The Russian Federal Security Service just ordered internet providers to block several internet addresses, including servers for the encrypted email service ProtonMail and some of the connections necessary to run the censorship-dodging browser Tor.
The internet service providers complied, and while Russian ProtonMail users can currently access their inbox, they can neither send nor receive messages through the service, according to TechCrunch — a worrisome escalation of the Russian government’s war on privacy.
Citing national security after several fake bomb threats were emailed to Russian police earlier this year, the Russian government is using what’s called BGP blackhole filtering, a technique that keeps people from reaching their destinations while surfing the web by dropping their connections when they try to reach a blocked site.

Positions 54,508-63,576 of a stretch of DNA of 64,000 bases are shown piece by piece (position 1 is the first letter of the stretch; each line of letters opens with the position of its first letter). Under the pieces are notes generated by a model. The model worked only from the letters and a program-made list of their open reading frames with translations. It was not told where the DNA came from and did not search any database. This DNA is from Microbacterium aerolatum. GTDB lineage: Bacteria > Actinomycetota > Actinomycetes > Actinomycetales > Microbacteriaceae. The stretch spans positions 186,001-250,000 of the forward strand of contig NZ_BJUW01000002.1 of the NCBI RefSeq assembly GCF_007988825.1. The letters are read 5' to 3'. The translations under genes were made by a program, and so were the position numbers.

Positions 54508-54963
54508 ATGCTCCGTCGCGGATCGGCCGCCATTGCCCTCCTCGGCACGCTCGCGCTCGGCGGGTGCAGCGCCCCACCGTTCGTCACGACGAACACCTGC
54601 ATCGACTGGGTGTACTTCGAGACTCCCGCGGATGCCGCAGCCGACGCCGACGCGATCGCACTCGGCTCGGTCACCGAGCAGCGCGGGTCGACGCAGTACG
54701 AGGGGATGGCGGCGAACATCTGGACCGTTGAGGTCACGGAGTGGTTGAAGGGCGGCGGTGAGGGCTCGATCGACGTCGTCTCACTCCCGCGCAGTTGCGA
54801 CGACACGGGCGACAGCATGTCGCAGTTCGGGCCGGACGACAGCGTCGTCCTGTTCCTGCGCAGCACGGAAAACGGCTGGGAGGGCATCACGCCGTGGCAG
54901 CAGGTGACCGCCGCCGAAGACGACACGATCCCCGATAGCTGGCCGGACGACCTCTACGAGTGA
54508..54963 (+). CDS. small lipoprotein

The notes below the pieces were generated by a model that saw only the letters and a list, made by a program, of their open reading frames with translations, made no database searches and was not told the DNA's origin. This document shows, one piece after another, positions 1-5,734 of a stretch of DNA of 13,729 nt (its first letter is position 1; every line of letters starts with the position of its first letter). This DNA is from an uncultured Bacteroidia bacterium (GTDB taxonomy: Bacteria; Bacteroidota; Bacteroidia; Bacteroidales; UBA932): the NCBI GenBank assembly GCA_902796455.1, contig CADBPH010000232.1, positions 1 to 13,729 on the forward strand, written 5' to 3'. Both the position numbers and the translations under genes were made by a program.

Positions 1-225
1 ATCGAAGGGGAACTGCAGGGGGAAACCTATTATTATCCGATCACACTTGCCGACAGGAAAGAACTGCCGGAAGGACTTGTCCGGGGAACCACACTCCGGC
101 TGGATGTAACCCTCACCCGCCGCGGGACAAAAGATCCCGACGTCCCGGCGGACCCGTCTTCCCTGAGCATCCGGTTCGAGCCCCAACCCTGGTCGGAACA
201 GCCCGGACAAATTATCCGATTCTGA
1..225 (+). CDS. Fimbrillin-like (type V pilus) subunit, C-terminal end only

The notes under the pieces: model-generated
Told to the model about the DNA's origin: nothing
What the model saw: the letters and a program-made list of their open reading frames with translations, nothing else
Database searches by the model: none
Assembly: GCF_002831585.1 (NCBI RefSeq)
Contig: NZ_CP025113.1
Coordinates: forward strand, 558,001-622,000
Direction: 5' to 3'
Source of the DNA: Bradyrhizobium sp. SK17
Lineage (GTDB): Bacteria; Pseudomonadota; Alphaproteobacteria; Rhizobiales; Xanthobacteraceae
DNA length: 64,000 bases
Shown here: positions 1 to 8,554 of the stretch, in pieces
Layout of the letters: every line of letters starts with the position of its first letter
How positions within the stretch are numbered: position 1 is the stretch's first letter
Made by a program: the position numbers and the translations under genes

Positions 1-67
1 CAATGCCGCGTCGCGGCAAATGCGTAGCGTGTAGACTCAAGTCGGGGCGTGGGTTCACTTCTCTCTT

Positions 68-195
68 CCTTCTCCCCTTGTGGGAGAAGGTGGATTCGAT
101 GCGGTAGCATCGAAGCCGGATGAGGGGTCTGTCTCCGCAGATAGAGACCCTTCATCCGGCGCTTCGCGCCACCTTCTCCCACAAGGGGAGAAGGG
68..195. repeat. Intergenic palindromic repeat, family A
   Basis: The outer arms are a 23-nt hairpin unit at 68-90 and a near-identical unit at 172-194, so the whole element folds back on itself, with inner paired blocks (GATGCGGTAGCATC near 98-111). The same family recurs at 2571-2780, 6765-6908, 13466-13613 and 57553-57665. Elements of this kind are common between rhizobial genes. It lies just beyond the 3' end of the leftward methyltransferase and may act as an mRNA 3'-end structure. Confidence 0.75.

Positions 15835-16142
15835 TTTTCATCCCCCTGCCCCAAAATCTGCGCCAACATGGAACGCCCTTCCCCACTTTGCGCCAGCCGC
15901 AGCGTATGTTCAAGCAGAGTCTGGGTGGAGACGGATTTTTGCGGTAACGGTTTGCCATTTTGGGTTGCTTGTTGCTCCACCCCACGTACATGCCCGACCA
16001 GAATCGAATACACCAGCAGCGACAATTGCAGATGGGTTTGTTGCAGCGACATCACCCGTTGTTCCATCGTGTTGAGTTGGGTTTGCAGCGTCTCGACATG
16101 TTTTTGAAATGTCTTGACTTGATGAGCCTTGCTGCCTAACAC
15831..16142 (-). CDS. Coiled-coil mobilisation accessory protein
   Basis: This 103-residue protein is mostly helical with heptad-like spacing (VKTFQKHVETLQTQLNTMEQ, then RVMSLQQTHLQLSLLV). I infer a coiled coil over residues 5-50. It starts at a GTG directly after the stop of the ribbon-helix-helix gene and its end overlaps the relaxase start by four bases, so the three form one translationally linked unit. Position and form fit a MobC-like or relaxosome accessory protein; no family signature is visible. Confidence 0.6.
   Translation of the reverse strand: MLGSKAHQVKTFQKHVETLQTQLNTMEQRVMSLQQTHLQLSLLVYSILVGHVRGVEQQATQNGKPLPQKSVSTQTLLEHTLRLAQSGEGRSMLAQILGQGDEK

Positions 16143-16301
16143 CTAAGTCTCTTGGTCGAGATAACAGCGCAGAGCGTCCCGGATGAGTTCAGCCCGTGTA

While ProtonMail says it’s developing a workaround, the move marks another major blow against Russians’ ability to preserve their digital privacy and avoid government censorship.
Back Door’s Locked
ProtonMail’s CEO, Andy Yen, told TechCrunch that the way Russia blocked the service was “particularly sneaky,” as the front-end servers are still accessible but the back-end delivery system is blocked. So people can still visit the site, but no messages can get in or out.
“We have also implemented technical measures to ensure continued service for our users in Russia and we have been making good progress in this regard,” Yen told TechCrunch. “If there is indeed a legitimate legal complaint, we encourage the Russian government to reconsider their position and solve problems by following established international law and legal procedures.”
READ MORE: Russia blocks encrypted email provider ProtonMail [TechCrunch]
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